Date of Award

Spring 2022

Document Type

M.A. Essay

First Advisor

James Dorsey

Second Advisor

Sujin Eom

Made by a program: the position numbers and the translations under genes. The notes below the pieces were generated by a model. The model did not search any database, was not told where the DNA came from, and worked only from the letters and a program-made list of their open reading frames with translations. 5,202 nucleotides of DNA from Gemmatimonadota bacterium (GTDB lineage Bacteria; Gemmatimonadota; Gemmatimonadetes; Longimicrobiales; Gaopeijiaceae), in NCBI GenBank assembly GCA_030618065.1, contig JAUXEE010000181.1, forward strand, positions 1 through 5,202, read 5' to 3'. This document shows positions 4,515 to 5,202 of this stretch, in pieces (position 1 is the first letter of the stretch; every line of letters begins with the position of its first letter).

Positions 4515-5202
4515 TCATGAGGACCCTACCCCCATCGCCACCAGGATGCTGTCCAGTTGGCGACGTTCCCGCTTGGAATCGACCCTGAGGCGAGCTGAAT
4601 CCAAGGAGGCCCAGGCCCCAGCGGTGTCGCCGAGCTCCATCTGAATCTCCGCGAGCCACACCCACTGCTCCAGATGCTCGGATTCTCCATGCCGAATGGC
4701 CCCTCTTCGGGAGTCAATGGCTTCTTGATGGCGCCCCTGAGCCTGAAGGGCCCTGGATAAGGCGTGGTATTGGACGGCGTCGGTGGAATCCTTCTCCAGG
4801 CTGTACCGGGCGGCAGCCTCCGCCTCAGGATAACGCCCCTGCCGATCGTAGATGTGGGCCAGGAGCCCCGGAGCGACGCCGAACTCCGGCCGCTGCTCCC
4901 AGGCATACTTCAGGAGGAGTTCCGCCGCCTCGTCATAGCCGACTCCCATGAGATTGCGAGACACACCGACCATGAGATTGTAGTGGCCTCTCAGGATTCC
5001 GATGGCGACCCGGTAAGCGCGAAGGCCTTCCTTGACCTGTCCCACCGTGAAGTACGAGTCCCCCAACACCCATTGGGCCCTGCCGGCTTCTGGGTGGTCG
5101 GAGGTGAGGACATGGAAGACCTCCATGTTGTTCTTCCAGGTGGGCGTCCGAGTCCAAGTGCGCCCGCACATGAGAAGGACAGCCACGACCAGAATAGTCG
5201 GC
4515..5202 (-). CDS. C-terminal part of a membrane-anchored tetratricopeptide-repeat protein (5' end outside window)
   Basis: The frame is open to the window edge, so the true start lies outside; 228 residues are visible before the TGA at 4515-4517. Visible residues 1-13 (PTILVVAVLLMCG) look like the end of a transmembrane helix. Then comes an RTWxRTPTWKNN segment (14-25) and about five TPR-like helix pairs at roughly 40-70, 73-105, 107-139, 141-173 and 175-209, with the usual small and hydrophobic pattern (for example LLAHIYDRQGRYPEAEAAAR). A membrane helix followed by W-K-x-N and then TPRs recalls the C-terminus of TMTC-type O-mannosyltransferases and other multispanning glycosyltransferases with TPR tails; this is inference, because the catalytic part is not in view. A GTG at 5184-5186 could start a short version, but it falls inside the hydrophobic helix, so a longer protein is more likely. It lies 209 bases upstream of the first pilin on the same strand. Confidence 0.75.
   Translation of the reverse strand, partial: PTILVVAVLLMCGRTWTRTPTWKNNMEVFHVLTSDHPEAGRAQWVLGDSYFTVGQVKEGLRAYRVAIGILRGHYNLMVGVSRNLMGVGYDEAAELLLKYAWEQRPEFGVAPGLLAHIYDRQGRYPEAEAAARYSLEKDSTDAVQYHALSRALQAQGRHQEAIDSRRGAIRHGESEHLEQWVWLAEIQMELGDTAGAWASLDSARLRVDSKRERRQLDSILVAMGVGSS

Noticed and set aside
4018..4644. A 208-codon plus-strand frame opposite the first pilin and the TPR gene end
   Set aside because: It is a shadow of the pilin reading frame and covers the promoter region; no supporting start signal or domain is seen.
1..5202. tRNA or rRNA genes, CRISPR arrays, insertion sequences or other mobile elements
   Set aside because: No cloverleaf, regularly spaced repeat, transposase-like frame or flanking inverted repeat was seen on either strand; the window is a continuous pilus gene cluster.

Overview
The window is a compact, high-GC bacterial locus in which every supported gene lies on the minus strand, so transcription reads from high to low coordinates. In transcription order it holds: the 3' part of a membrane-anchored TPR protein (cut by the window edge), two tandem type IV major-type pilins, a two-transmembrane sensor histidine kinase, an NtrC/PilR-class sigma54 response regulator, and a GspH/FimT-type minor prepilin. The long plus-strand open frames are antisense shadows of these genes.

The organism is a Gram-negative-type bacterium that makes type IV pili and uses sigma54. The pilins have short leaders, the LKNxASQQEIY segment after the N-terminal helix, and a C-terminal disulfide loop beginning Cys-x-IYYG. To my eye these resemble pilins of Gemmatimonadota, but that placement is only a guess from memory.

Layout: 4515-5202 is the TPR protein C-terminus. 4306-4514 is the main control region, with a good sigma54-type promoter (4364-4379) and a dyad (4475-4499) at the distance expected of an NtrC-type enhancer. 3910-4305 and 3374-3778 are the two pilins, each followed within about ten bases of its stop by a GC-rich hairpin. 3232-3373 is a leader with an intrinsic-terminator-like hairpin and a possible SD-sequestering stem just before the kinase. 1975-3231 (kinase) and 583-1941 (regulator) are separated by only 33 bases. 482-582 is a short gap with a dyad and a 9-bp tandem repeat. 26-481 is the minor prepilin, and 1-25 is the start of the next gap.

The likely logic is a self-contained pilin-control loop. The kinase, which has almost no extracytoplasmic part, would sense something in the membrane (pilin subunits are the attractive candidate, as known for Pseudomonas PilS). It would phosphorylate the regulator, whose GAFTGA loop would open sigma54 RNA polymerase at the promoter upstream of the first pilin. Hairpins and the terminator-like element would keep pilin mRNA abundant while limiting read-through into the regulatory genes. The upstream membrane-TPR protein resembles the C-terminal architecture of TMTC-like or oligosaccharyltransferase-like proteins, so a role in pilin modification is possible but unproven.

This essay argues that Oshii Mamoru's 1995 animated film Ghost in the Shell, while indicating possible alliances with the political interests of cyberfeminism, ultimately advocates for the oppositional agenda of dialectical wholeness. Foundational texts of cyberfeminism, such as Donna J. Haraway's "A Manifesto for Cyborgs," have criticized narratives of isolation and a return towards a primordial wholeness implicit in Euro-American scientific culture. In the context of these texts, the cyborg symbolizes a departure from such narratives and guides the political project of reimagining epistemological boundaries. However, despite its apparent alignment with such projects, Ghost in the Shell dramatizes and promotes the return to wholeness in its biblical references and employment of marital imagery in its conclusion. Drawing from Haraway's critiques of Euro-American scientific culture, this essay identifies instances in which the film characterizes Motoko Kusanagi, its central cyborg figure, as the radical cyborg outlined in the "Manifesto." By leading Kusanagi through a psychoanalytically coded identity crisis that is resolved through a mythological pseudo-marriage, the film not only stands in opposition to cyberfeminism's central agenda, but it also neutralizes the political potential of the radical cyborg to complicate understandings of gendered, embodied subjectivities.